‘The Fisherman and his Soul’ by Oscar Wilde
And when it was day the young Fisherman rose up and said to his Soul, ‘I will bind my hands that I may not do thy bidding, and close my lips that I may not speak thy words, and I will return to the place where she whom I love has her dwelling. Even to the sea will I return, and to the little bay where she is wont to sing, and I will call to her and tell her the evil I have done and the evil thou hast wrought on me.’
And his Soul tempted him and said, ‘Who is thy love that thou should’st return to her? The world has many fairer than she is. There are the dancing-girls of Samaris who dance in the manner of all kinds of birds and beasts. Their feet are painted with henna, and in their hands they have little copper bells. They laugh while they dance, and their laughter is as clear as the laughter of water. Come with me and I will show them to thee. For what is this trouble of thine about the things of sin? Is that which is pleasant to eat not made for the eater? Is there poison in that which is sweet to drink? Trouble not thyself, but come with me to another city. There is a little city hard by in which there is a garden of tulip-trees. And there dwell in this comely garden white peacocks and peacocks that have blue breasts. Their tails when they spread them to the sun are like disks of ivory and like gilt disks. And she who feeds them dances for their pleasure, and sometimes she dances on her hands and at other times she dances with her feet. Her eyes are coloured with stibium, and her nostrils are shaped like the wings of a swallow. From a hook in one of her nostrils hangs a flower that is carved out of a pearl. She laughs while she dances, and the silver rings that are about her ankles tinkle like bells of silver. And so trouble not thyself any more, but come with me to this city.’
But the young Fisherman answered not his Soul, but closed his lips with the seal of silence and with a tight cord bound his hands, and journeyed back to the place from which he had come, even to the little bay where his love had been wont to sing. And ever did his Soul tempt him by the way, but he made it no answer, nor would he do any of the wickedness that it sought to make him to do, so great was the power of the love that was within him.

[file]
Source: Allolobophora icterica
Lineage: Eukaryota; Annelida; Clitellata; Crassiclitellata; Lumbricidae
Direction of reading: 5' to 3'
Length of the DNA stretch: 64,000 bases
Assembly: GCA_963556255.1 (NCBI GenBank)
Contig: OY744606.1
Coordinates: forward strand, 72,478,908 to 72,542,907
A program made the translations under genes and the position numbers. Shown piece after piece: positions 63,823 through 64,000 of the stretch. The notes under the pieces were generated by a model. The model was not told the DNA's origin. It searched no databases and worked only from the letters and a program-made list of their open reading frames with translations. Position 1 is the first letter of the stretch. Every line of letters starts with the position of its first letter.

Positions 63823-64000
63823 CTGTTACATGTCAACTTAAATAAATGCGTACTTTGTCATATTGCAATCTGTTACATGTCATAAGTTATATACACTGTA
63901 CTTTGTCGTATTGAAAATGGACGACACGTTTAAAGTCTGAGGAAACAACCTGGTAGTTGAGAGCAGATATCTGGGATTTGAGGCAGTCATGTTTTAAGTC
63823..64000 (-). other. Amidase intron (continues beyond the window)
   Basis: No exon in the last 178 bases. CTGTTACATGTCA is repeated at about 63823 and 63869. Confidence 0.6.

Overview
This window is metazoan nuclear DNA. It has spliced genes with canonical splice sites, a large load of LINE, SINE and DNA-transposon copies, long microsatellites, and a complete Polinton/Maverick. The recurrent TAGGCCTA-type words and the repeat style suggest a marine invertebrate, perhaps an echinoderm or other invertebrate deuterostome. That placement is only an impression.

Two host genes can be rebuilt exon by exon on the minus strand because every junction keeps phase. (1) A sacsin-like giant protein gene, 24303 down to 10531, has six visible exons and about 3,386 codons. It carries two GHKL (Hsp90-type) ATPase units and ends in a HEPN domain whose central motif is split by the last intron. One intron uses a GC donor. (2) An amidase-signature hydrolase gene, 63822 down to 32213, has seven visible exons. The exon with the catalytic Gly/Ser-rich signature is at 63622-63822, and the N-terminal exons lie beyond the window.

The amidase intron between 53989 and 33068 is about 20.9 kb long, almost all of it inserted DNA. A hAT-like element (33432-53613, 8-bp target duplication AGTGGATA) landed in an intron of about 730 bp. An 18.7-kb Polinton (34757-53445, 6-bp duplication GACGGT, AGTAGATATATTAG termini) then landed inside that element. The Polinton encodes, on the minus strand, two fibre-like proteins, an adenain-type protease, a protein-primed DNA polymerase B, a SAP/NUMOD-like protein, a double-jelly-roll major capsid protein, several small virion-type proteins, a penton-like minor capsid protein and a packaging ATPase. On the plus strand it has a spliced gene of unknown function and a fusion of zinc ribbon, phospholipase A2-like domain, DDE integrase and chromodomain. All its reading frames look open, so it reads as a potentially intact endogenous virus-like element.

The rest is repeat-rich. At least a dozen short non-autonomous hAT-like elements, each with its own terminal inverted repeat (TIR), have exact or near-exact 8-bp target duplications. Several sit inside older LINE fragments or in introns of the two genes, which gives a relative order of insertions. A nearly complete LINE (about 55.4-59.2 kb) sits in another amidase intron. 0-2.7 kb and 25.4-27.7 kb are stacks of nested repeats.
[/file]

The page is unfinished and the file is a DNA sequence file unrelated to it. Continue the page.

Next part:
And when he had reached the shore of the sea, he loosed the cord from his hands, and took the seal of silence from his lips, and called to the little Mermaid. But she came not to his call, though he called to her all day long and besought her.
And his Soul mocked him and said, ‘Surely thou hast but little joy out of thy love. Thou art as one who in time of dearth pours water into a broken vessel. Thou givest away what thou hast, and nought is given to thee in return. It were better for thee to come with me, for I know where the Valley of Pleasure lies, and what things are wrought there.’
But the young Fisherman answered not his Soul, but in a cleft of the rock he built himself a house of wattles, and abode there for the space of a year. And every morning he called to the Mermaid, and every noon he called to her again and at night-time he spake her name. Yet never did she rise out of the sea to meet him, nor in any place of the sea could he find her, though he sought for her in the caves and in the green water, in the pools of the tide and in the wells that are at the bottom of the deep.
And ever did his Soul tempt him with evil, and whisper of terrible things. Yet did it not prevail against him, so great was the power of his love.
And after the year was over, the Soul thought within himself, ‘I have tempted my master with evil, and his love is stronger than I am. I will tempt him now with good, and it may be that he will come with me.’
So he spake to the young Fisherman and said, ‘I have told thee of the joy of the world, and thou hast turned a deaf ear to me. Suffer me now to tell thee of the world’s pain, and it may be that thou wilt hearken. For of a truth, pain is the Lord of this world, nor is there anyone who escapes from its net. There be some who lack raiment, and others who lack bread. There be widows who sit in purple, and widows who sit in rags. To and fro over the fens go the lepers, and they are cruel to each other. The beggars go up and down on the highways, and their wallets are empty. Through the streets of the cities walks Famine, and the Plague sits at their gates. Come, let us go forth and mend these things, and make them not to be. Wherefore should’st thou tarry here calling to thy love, seeing she comes not to thy call? And what is love, that thou should’st set this high store upon it?’